• nitric oxide
  • smooth muscle
  • NITRIC-OXIDE SYNTHASE
  • CORPUS CAVERNOSUM
  • SMOOTH-MUSCLE
  • ENDOTHELIAL DYSFUNCTION
  • RELAXATION
  • MELLITUS
  • RATS
  • HEAT-SHOCK-PROTEIN-90
  • ASSOCIATION
  • ACTIVATION

Cite this

The calpain inhibitor, A-705253, corrects penile nitrergic nerve dysfunction in diabetic mice. / Nangle, M R ; Cotter, M A ; Cameron, Norman E.

In: European Journal of Pharmacology, Vol. 538, 2006, p. 148-153.

Research output: Contribution to journalArticle

Nangle, M R ; Cotter, M A ; Cameron, Norman E. / The calpain inhibitor, A-705253, corrects penile nitrergic nerve dysfunction in diabetic mice. In: European Journal of Pharmacology. 2006 ; Vol. 538. pp. 148-153.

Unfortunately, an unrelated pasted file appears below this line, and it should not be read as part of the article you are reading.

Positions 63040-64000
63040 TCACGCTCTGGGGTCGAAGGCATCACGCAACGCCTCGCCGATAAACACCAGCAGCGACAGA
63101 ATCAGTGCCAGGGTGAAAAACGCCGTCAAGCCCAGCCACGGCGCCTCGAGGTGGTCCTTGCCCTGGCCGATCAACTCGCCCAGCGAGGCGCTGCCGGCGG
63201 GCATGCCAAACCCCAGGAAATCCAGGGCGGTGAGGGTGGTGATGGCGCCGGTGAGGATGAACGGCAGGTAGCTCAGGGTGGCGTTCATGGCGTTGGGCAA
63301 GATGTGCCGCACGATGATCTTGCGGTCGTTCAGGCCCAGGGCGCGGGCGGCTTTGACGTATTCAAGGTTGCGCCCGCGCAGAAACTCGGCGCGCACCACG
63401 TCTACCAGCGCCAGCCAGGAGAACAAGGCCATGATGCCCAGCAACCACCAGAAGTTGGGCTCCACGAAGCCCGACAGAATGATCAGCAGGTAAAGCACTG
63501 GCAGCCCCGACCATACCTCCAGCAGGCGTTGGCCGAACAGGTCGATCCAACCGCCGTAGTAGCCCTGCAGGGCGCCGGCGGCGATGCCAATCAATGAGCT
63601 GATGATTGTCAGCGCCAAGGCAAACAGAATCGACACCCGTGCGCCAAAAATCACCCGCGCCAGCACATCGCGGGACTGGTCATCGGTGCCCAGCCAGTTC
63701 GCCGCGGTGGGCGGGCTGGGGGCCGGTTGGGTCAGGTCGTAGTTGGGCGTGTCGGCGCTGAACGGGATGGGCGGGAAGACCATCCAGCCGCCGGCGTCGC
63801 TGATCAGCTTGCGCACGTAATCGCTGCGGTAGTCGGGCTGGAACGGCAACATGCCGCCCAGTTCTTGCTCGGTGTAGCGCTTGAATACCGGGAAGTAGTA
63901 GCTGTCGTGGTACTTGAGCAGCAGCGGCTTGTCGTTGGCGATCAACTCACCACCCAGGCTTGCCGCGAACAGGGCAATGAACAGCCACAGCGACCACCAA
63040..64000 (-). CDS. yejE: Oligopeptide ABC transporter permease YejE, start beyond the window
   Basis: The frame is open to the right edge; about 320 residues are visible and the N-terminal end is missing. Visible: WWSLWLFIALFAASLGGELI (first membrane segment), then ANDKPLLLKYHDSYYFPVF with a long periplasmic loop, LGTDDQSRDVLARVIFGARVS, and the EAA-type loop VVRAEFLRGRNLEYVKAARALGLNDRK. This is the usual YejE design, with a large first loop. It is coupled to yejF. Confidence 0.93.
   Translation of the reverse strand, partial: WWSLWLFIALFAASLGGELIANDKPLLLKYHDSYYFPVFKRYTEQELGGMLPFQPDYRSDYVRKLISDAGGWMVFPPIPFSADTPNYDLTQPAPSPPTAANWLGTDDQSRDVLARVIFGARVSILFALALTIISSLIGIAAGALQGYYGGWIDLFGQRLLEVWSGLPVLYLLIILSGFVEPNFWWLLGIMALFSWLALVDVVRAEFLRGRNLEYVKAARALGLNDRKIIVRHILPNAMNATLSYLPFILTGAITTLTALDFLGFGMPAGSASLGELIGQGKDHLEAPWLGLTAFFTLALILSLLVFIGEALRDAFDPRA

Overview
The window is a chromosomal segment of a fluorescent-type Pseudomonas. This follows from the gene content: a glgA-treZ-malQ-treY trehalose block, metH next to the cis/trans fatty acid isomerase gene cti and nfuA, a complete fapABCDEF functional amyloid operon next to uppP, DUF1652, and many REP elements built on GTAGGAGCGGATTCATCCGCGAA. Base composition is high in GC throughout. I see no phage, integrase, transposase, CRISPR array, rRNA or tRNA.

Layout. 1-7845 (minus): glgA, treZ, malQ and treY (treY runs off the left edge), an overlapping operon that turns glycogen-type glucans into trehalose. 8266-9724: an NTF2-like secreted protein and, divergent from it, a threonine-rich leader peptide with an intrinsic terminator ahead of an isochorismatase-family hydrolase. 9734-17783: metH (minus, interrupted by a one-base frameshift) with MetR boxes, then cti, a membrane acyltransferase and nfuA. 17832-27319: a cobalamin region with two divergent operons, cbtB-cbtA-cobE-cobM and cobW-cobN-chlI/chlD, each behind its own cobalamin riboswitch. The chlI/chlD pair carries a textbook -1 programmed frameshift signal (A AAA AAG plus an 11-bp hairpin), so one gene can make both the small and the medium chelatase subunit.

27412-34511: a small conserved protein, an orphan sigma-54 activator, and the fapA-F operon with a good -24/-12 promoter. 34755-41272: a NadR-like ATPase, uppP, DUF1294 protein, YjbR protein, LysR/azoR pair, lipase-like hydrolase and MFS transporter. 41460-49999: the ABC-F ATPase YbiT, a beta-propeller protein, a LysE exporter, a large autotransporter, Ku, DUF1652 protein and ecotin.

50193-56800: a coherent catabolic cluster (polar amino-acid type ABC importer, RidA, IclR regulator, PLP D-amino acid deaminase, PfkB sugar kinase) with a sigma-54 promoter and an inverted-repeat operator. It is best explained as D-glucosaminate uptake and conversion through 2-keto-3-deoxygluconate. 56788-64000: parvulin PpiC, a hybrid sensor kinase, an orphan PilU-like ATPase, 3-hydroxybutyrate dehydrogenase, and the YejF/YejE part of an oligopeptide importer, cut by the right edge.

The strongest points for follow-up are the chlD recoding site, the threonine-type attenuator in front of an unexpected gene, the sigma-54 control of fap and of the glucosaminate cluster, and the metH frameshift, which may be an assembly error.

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abstract = "Calpains, a superfamily of Ca2+-activated proteases, are associated with an array of physiological and pathological events, including susceptibility to diabetes. Recently, increased calpain activity has been linked to reduced endothelium-derived nitric oxide-mediated vasodilatation in diabetes. However, a similar mechanism for neuronal-derived nitric oxide has not been examined. Thus, the aim was to investigate effects of the calpain inhibitor A-705253, N-(1-benzyl-2-carbamoyl-2-oxoethyl)-2-[E-2-(4-diethyl-aminomethylphenyl)ethen-1-yl]benzamide, on nitrergic neurovascular function in diabetic mice. Diabetes was induced by streptozotocin; duration was 6 weeks. Intervention A-705253 treatment (30 mg/kg/day) was given for 2 weeks following 4 weeks of untreated diabetes. After 6 weeks of diabetes, corpus cavemosa were isolated in organ baths for measurement of agonist- and electrical stimulation-evoked smooth muscle tensions. Adrenergic nerve- and phenylephrine-mediated contractions were not altered by diabetes or calpain inhibition. In contrast, maximum nitrergic nerve-mediated relaxation of phenylqphrine-precontracted cavernosum was approximately 29{\%} reduced by diabetes (P < 0.001). This neurological deficit was 66{\%} corrected by A-705253 treatment (P < 0.05). Maximum nitric oxide-mediated endothelium-dependent relaxation to acetylcholine was attenuated approximately 39{\%} by diabetes (P < 0.01). Similarly, maximum endothelium-independent relaxation to the nitric oxide donor, sodium nitroprusside, was blunted approximately 23{\%} by diabetes (P < 0.001). A-705253 treatment partially improved endothelium-dependent relaxation to acetylcholine but had no effect on the deficit in response to nitroprusside. The data suggest that calpain contributes to the aetiology of diabetic nitrergic autonomic neuropathy and endothelial dysfunction, which may provide a novel therapeutic target for neurovascular complications. (c) 2006 Elsevier B.V. All rights reserved.",